From Revolutionary History, Vol. 6 No. 2/3, Summer 1996, p. 304.
Transcribed by Alun Morgan for the Revolutionary History Website.
Marked up by Einde O’ Callaghan for the Encyclopaedia of Trotskyism On-Line (ETOL).
Rocking the Boat: Memoirs of a Glasgow Socialist and Whistleblower
Milnagavie, 1995, pp. 69, £3.95
LES FORSTER, born in 1920, came from a working class family in Maryhill, Glasgow. He grew up on the mean streets of Clydeside, where poverty and violence were endemic. Attending an open-air Anarchist meeting kindled his interest in politics. He served a long prison sentence in the Communist Party. Eventually, the rigid discipline and mind-rotting conformity became too painful to endure.
Along with Harry McShane and a few others, he escaped from Stalinist servitude, and began a journey through revolutionary politics. This took them into cooperation with Eric Heffer and I.P. Hughes, publishing the Syndicalist journal Revolt.
When Revolt foundered on the rocks, Gerry Healy, anxious to recruit them to the Socialist Labour League, sped to Glasgow. The ever-optimistic Gerry had even obligingly written a public declaration, recounting all the virtues of the SLL, which he expected them to sign. But, alas, they were not so obliging. Further amorous advances, extending over many years, were made by the Socialist Workers Party. These, again, were rebuffed. They did not see Tony Cliff as the messiah.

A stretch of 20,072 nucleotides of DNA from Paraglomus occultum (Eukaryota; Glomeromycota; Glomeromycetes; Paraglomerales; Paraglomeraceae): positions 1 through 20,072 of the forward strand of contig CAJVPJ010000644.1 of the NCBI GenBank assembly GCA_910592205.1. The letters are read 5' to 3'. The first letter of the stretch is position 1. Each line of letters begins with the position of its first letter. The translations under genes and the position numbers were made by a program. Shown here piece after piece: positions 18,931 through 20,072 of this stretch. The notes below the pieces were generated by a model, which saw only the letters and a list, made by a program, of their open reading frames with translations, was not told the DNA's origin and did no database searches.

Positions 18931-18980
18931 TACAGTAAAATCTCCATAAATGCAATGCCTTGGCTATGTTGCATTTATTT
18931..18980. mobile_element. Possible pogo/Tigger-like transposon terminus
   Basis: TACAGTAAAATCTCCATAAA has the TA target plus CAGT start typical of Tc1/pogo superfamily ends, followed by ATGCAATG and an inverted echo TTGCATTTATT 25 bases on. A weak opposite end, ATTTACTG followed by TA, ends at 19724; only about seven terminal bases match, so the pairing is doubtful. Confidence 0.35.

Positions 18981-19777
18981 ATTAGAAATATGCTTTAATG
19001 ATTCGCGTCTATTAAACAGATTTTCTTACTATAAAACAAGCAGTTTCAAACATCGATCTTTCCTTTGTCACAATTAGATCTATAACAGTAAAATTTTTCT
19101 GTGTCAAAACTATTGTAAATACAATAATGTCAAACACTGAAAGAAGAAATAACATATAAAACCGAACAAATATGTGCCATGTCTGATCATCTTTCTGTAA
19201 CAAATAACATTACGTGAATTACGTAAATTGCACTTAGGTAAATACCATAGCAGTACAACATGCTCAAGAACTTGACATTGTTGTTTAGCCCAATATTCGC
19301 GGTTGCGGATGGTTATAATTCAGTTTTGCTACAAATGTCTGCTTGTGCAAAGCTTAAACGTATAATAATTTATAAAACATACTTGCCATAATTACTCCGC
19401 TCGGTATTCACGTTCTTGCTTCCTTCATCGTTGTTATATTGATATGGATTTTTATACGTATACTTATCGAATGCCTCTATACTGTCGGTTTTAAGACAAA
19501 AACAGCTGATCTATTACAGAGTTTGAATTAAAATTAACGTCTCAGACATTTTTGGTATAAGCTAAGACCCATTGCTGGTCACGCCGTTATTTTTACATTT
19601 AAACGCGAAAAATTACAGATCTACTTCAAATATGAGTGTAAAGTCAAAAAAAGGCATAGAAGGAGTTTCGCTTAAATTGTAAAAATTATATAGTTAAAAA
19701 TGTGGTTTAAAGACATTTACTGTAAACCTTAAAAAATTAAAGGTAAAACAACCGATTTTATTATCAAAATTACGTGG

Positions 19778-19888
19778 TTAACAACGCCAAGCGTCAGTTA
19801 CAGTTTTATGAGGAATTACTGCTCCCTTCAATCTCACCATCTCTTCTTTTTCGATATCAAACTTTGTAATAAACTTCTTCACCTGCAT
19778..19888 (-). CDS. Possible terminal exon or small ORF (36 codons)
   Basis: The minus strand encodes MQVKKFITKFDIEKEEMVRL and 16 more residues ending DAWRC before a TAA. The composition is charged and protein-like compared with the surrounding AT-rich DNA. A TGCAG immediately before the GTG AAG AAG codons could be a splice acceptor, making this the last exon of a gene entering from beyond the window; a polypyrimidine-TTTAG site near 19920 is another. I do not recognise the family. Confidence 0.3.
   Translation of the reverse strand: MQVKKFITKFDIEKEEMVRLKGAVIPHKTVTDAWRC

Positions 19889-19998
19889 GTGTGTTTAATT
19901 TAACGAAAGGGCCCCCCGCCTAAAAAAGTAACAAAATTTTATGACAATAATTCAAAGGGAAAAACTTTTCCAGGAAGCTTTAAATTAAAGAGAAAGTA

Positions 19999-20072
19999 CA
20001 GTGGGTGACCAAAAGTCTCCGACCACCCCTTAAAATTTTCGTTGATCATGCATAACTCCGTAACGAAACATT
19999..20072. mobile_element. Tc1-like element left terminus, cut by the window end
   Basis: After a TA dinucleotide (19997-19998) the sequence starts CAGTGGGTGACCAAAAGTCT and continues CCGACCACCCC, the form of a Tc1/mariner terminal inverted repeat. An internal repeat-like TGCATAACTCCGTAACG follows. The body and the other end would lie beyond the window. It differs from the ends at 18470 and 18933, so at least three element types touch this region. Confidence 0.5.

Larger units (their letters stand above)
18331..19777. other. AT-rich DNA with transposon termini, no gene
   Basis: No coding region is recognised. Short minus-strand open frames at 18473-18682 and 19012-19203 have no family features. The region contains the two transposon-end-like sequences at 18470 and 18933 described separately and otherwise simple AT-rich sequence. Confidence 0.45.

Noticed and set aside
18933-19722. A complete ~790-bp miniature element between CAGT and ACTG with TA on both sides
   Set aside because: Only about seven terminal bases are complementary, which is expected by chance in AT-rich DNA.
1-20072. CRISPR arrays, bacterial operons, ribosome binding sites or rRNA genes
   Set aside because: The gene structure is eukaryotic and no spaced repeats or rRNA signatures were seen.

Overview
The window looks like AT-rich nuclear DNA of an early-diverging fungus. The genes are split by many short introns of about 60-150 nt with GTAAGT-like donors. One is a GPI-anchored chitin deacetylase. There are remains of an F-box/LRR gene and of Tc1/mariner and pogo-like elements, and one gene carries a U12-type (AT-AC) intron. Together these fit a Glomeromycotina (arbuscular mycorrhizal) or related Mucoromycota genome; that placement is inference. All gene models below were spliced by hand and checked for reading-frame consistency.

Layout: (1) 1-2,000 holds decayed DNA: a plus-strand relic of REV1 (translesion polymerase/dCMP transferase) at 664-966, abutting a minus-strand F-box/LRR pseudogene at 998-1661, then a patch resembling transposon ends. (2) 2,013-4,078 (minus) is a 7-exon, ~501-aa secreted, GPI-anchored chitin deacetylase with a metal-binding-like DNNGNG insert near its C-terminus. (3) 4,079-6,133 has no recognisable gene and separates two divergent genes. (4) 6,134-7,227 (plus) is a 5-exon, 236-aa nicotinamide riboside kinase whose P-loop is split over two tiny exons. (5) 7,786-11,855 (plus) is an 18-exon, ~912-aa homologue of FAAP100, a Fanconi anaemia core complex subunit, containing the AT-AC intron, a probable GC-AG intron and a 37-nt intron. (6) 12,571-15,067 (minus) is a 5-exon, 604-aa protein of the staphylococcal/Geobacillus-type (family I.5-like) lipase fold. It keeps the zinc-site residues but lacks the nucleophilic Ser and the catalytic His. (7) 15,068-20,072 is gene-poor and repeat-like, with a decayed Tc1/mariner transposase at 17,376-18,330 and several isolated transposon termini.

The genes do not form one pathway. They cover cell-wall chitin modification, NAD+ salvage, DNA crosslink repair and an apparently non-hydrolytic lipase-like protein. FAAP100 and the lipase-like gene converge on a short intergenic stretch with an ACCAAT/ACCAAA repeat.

Perhaps the reluctance of Les Forster and his comrades to join any of the Trotskyist tendencies partly arose because they thought that these organisations shared some of the characteristics of the Communist Party, a political line that was determined from the centre. Yet it was probably also as a result of the great importance they attached to local issues. They were usually preoccupied with purely Clydeside affairs, not with building a national organisation.
The great value of this book is the fresh light it throws on working class politics in Glasgow. The fight for better education and housing, and the struggles of the railwaymen and of the left on Glasgow Trades Council; all the time the emphasis was placed on rank and file activity, the need for militancy rather than parliament to find the solutions. Throughout, Harry McShane remains a father-figure, a leader who always espouses the doctrine of Socialist Humanism.
It seems a shame that Les Forster did not recount the final days of Harry McShane. As Les, Hugh Savage and others know better than I, Harry McShane died cursing Tony Cliff and the SWP. He thought that he had been used by them; his name would appear on billboards advertising public meetings, and his reputation would attract a bigger audience. Yet at these actual meetings, they would confine him to making a token appearance. He was there for decoration, not for a political contribution.
Harry McShane’s hostility did not stop Tony Cliff and his cronies from flying up from London to hijack his funeral. They hoped to claim his corpse for the greater glory of the SWP. However, their attempt did not succeed.
This book can be obtained from the author, 24 Keystone Avenue, Milnagavie, Strathclyde G62 6HZ.
Last updated: 29.9.2011